Allan Jackson - April 2006
in Durban once attracted attention from around the world because
it was where rioting broke out in 1959 in protest against
the city's beerhalls and the looming prospect of mass forced
removals in which the residents would be uprooted from their
homes in terms of the notorious Group Areas Act, and resettled
was granted to George Christopher Cato in 1865, perhaps as
a reward for his years of community service and for the fact
that, in 1854, he had become Durban's first Mayor. The land
was sub-divided in the early 1900s and leased to Indian market
gardeners, many of whom were either former indentured labourers,
who had come to South Africa to work on the sugar plantations,
or their descendents.
Africans started moving into the area in the late 1920s and
renting land from the market gardeners so that, by 1932 when
Cato Manor was incorporated into the Borough of Durban, over
500 shacks had been built on the land. Tensions between the
new settlers and the authorities ran high from the start and
for a reason which I, at least, found very surprising.
was beer and, in particular, the bitter dispute about who
had the right to brew and sell the low-alcohol sorghum beer,
or utshwala, which was such an important part of black culture.
Towards the end of the 19th century growing numbers of black
people moved into Durban and did not have the time or space
to brew their own beer.
stepped in to fill the gap and there was soon a thriving industry
including some large-scale brewing operations but a lot of
the beer was brewed by women, who earned their livings by
bringing it in to town and selling it to the thirsty populace.
in Durban were keen to have black people around town for their
labour but they were concerned that the relatively small white
community would be overwhelmed if uncontrolled black urbanisation
was allowed. They therefore introduced what became known as
the Durban System, which sought to control the influx of black
people by requiring them to have permits to be in town.
System would have cost ratepayers a lot of money but the authorities
worked out a way to make it self-financing. They were the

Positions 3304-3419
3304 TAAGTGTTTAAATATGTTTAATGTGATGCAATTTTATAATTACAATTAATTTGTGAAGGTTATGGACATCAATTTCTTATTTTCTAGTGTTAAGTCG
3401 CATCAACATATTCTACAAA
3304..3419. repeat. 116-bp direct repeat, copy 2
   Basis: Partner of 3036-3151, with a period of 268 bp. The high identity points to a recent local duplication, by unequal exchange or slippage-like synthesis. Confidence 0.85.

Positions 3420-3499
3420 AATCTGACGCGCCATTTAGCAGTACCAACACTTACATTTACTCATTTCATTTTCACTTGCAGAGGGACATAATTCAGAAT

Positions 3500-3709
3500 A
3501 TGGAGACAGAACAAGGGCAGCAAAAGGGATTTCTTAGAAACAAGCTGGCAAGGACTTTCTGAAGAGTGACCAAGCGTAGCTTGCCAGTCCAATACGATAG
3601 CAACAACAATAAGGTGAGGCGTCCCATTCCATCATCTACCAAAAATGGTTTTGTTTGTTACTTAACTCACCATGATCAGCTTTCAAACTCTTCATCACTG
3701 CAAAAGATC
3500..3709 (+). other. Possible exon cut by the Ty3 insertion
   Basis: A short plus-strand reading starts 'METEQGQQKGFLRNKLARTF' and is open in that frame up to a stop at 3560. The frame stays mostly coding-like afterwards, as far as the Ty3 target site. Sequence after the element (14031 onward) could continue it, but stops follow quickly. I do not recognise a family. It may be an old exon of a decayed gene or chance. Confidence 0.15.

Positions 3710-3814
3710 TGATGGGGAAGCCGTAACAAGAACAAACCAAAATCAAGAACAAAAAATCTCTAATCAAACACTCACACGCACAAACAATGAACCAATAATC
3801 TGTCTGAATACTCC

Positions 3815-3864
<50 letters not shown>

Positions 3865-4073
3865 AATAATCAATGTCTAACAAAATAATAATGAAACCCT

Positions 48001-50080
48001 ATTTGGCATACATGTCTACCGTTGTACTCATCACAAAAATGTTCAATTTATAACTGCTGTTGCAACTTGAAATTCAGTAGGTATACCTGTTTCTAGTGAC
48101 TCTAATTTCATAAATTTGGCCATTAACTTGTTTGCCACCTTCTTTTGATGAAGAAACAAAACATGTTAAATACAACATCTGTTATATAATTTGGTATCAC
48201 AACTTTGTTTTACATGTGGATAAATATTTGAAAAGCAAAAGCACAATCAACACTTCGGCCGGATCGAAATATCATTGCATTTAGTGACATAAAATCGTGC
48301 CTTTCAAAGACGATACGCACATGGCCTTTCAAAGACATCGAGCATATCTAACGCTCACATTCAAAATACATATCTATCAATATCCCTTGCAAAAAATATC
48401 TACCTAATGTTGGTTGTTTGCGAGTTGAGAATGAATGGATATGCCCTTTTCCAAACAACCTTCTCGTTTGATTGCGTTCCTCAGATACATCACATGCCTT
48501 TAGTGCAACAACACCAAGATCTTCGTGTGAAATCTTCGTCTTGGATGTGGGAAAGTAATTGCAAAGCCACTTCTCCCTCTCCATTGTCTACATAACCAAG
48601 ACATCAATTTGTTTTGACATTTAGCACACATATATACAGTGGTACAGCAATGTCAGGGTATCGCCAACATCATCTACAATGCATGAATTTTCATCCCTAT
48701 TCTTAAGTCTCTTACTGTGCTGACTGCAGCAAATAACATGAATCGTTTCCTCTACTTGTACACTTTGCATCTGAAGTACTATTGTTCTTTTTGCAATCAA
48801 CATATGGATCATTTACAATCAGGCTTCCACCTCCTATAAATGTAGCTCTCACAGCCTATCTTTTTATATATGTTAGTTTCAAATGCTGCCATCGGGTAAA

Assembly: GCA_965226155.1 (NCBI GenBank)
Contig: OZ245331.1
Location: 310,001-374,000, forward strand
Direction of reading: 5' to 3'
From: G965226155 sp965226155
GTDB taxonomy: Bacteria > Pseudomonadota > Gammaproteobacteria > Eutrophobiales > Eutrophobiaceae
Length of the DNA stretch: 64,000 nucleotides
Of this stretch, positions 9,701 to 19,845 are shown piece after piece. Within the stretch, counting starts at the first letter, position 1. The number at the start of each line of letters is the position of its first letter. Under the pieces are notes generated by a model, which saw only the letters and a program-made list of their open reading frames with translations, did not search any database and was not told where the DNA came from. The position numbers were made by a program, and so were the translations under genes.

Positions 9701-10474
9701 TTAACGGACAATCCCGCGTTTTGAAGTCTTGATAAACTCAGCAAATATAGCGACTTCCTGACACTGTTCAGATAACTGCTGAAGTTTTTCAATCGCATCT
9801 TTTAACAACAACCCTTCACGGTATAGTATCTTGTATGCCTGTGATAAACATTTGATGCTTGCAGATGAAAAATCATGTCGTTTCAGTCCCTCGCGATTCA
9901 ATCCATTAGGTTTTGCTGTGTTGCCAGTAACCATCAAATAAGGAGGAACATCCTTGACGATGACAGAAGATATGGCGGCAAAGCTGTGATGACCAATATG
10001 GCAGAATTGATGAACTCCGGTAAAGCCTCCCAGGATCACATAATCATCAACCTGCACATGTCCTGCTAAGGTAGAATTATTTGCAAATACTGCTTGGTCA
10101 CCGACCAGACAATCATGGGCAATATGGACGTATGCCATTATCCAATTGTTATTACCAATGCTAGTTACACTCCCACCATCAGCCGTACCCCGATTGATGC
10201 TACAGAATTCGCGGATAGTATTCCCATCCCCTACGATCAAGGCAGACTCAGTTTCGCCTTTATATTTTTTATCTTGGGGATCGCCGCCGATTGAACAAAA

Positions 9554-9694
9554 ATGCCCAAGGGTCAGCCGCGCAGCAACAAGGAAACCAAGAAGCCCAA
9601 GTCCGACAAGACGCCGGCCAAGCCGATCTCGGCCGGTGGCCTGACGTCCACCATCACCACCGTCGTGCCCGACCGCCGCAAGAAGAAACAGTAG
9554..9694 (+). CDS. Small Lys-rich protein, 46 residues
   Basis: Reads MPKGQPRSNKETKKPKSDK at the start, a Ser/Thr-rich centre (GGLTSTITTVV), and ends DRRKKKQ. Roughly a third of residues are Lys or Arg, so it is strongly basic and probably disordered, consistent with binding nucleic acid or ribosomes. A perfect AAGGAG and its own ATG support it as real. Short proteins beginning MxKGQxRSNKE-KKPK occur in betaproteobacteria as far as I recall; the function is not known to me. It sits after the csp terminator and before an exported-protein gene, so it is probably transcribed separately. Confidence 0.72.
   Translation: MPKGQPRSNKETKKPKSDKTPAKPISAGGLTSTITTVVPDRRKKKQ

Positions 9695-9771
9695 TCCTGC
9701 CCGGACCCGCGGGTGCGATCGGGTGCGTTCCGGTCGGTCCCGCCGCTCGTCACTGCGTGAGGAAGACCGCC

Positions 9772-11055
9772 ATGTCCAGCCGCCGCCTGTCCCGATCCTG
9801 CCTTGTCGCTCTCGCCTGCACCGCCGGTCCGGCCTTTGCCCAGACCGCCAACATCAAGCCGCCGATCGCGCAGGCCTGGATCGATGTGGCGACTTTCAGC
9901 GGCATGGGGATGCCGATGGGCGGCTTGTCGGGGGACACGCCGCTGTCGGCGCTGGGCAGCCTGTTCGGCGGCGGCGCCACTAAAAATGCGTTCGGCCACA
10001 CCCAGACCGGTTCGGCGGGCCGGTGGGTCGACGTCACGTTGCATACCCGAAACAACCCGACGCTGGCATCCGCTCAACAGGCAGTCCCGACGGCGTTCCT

instigators behind the passing of the Native Beer Act of 1908,
in terms of which municipalities in Natal were given the sole
right to brew and sell beer within their boundaries.
municipality soon began to brew its own beer and sell it through
a network of beerhalls, which it established. The first municipal
beerhall opened in 1909 and soon the system was reaping huge
profits. Nothing was to be allowed to threaten this situation
and every effort was made to stamp out the illegal brewing
and sale of beer through regular police raids.
numbers of people lost the means to earn their livings through
this policy and, even if they did not stop brewing beer, there
was always the risk of a raid. This and the fact that beer
in beerhalls was expensive, led to great bitterness and outbreaks
of violence, including one in 1929 in which a number of people
grew in leaps and bounds during World War II when there was
a boom in Durban's economy and a vastly increased demand for
labour. By the end of the war there were probably 30000 squatters
in the area and, during the 1949 riots, Indian landlords and
traders were replaced by black traders and shack lords, who
included Esau Makatini, J Shange and Isaac Zwane.
economy was vibrant and self-employed people pursued their
trades freely, which they were prevented from doing in town
by the Jobs Reservation Act. In the background, however, the
dispute over the brewing and sale of beer simmered away and
the municipal beerhall in Cato Manor was the focus of much
ill feeling, particularly among the women who felt that it
was stealing their livelihoods.
brewing still went on, of course, and children on watch would
shout "meleko, meleko, meleko" (milk, milk,
milk) whenever the police appeared. This explains something
that I had never understood, which was why milk was always
referred to in our home as "imoto yama phoyisa"
(police car). Janet Ngcobo, our domestic, had a hard time
feeding me my cereal and milk and she would yell "meleko,